CLINTON, Mo. –- The Missouri State Highway Patrol says its new technology is partially to thank for finding Ian McCarthy, the man accused of killing Clinton Officer Gary Michael.

During the two-day manhunt to find McCarthy, about 100 local, state and county law enforcement officials helped in the search. Imagine the highway patrol not being able to communicate with those other agencies. Until recently, that was a reality.

“I’m relieved to tell you that we do have the suspect that killed Officer Gary Michael,” MHSP Sgt. Bill Lowe told reporters Tuesday.

The manhunt searching for McCarthy ended Tuesday with the use of a new radio system, the Missouri Statewide Interoperability Network, or MOSWIN. It allows state, federal and local agencies to communicate in times of crisis.

“It enhanced our communication abilities, and again, made it much easier to communicate directly with other law enforcement agencies, which hasn’t always been the case,” Cpt. John Hotz, at the MSHP headquarters, said.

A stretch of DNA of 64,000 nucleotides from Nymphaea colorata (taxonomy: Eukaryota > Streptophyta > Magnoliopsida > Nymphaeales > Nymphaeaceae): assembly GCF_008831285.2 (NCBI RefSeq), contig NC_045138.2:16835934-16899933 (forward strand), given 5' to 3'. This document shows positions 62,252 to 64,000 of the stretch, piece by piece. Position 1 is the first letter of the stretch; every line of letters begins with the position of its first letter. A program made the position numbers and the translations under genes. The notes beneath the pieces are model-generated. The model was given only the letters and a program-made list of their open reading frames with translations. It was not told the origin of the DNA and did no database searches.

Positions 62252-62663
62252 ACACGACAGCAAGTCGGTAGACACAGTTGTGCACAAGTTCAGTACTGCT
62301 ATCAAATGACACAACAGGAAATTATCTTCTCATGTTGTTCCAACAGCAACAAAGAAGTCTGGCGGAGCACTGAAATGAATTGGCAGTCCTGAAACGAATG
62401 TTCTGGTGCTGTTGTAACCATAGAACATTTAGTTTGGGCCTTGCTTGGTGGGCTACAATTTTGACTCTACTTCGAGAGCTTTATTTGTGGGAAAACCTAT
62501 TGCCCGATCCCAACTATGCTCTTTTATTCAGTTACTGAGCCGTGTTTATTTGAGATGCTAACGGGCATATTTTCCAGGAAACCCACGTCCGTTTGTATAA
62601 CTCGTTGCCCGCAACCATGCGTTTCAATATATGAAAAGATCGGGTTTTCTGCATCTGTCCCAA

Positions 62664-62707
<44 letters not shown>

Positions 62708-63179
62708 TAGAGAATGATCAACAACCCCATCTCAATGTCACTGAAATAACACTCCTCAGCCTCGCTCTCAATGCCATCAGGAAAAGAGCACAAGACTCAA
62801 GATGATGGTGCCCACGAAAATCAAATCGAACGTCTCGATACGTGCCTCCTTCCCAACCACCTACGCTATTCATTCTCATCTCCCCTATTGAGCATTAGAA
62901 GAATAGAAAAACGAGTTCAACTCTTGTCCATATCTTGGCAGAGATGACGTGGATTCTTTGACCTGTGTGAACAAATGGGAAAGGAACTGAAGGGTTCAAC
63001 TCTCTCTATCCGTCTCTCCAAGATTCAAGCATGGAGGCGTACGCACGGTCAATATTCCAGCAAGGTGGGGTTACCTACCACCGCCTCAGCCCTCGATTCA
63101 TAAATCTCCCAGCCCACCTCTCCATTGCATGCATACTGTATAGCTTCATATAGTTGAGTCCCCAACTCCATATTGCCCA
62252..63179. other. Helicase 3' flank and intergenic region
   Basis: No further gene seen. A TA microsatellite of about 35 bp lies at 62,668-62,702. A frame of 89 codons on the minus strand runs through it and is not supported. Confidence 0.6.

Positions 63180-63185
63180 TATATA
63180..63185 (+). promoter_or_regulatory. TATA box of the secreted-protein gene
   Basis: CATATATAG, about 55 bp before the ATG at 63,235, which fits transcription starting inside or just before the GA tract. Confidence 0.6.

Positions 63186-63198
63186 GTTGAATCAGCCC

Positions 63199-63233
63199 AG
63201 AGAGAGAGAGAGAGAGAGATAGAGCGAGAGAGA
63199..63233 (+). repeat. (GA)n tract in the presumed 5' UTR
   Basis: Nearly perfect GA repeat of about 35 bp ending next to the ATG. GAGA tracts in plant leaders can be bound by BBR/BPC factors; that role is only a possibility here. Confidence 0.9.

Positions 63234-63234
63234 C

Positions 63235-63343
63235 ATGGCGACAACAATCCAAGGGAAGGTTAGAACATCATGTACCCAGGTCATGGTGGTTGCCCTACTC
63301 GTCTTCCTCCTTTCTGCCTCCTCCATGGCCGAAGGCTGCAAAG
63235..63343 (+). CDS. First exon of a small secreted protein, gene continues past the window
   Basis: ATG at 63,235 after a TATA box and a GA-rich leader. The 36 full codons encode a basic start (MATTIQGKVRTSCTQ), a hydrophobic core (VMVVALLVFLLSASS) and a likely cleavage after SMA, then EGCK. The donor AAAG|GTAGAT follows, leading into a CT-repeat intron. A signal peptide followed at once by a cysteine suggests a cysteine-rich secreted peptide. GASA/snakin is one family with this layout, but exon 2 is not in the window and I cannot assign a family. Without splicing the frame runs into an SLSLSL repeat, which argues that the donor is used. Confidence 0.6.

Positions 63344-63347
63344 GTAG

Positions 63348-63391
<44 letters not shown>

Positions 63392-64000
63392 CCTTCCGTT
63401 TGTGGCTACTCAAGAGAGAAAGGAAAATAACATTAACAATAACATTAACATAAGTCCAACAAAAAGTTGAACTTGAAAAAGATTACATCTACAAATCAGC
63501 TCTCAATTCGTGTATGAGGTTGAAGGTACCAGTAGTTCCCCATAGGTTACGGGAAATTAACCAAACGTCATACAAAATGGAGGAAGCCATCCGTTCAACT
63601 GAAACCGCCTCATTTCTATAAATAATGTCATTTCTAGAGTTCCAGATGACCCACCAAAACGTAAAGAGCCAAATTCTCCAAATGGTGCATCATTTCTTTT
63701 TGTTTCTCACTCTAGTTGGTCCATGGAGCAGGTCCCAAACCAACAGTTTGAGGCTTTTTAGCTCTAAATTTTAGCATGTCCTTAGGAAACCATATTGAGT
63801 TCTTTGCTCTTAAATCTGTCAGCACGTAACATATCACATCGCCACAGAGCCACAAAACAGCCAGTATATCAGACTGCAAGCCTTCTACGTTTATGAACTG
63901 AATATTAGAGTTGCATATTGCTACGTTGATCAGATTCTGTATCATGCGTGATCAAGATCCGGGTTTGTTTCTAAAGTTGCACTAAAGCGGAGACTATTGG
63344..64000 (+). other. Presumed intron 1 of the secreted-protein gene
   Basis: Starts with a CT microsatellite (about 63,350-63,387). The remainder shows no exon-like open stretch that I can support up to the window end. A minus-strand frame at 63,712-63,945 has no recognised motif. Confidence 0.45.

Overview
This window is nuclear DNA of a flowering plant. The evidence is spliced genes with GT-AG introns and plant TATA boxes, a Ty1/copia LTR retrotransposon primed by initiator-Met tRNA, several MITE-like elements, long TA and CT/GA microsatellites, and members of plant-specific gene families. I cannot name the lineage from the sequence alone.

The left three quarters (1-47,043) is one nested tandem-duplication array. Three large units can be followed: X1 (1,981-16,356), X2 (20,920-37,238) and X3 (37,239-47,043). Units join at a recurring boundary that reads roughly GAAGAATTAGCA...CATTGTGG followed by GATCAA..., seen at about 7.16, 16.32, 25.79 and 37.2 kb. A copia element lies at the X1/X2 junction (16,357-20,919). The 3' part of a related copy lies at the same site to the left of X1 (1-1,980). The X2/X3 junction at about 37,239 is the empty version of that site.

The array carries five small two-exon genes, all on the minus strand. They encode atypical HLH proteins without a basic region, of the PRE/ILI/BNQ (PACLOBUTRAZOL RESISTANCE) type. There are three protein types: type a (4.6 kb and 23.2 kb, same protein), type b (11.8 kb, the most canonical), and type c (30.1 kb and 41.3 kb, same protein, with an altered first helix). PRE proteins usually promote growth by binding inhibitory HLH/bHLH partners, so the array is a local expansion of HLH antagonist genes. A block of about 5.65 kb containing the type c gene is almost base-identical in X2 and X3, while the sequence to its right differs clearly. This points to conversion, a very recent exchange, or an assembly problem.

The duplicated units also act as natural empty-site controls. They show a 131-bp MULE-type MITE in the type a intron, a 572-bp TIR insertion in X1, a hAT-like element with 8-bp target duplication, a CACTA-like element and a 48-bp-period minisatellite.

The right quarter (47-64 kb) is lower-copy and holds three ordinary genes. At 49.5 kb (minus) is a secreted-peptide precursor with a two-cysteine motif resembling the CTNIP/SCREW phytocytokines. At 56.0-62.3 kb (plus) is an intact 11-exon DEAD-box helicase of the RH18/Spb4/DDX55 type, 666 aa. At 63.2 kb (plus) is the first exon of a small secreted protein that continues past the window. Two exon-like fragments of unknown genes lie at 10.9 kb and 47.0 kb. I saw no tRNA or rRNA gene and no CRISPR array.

McCarthy’s capture was also made quicker with new mobile fingerprint technology.

“Because the suspect had no identification on him, it allowed us to immediately use that device to capture fingerprints,” Hotz said. “Which, in turn, allowed us to run it through the database, and then gave us a positive ID.”

It’s especially useful for someone like the suspect, whose prints were already in the system. Hotz said the patrol can use both technologies on a regular basis statewide, because it’s common for different types of law enforcement to work together. Hotz says it’s also normal for criminals not to carry identification.

“It helps determine who’s lying to you, who’s implicating somebody else, who’s providing somebody else’s identification,” Hotz said.

Lowe, who was in Clinton when McCarthy was found, is thankful the technology helped find truth in Henry County.

“We are thrilled that he is in custody, that we can give some closure for this,” Lowe said.

The Blue Alert System is set to take effect in Missouri on Aug. 28, which will be three weeks after Clinton Officer Gary Michael’s death. Blue alerts are notifications to the public when a member of law enforcement is assaulted.

The highway patrol is looking forward to that day, saying the system should add one more layer of communication, this time between law enforcement and the public.